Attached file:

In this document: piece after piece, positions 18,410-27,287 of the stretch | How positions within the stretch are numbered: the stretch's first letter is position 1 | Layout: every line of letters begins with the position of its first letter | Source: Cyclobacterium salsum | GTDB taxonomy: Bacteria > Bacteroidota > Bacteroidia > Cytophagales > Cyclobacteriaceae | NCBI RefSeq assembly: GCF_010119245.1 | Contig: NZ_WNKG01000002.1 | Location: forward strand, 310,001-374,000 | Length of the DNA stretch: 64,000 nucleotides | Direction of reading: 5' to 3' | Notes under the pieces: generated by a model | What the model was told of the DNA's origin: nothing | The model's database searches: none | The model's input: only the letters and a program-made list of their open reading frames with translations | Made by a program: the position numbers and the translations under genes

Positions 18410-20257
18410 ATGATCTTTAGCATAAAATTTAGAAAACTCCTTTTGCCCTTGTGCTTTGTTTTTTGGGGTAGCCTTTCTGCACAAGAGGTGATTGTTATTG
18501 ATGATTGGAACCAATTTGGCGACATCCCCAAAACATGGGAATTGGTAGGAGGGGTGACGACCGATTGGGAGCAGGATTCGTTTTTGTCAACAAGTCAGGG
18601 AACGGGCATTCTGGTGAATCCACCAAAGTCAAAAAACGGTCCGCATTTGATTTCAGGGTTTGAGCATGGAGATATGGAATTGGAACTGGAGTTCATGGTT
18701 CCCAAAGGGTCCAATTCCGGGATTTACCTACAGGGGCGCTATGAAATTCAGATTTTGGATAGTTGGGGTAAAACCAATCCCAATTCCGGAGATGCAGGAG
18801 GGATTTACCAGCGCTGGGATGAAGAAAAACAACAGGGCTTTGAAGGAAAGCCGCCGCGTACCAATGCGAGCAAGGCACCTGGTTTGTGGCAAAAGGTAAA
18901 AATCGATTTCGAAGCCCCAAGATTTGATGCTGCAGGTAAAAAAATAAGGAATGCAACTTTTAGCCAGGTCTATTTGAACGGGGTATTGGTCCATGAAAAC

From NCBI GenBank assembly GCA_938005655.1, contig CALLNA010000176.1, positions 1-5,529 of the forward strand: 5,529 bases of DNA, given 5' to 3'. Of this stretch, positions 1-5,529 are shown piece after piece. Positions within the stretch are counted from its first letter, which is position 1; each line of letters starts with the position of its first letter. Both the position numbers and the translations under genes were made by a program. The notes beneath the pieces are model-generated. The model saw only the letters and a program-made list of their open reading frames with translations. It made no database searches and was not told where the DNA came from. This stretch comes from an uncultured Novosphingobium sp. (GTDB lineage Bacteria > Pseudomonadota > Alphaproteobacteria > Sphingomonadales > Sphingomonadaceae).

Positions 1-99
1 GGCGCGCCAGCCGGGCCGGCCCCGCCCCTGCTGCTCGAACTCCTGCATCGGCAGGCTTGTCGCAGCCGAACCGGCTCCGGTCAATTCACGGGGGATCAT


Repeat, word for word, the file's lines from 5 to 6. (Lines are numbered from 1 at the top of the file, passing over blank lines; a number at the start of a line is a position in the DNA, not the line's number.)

18601 AACGGGCATTCTGGTGAATCCACCAAAGTCAAAAAACGGTCCGCATTTGATTTCAGGGTTTGAGCATGGAGATATGGAATTGGAACTGGAGTTCATGGTT
18701 CCCAAAGGGTCCAATTCCGGGATTTACCTACAGGGGCGCTATGAAATTCAGATTTTGGATAGTTGGGGTAAAACCAATCCCAATTCCGGAGATGCAGGAG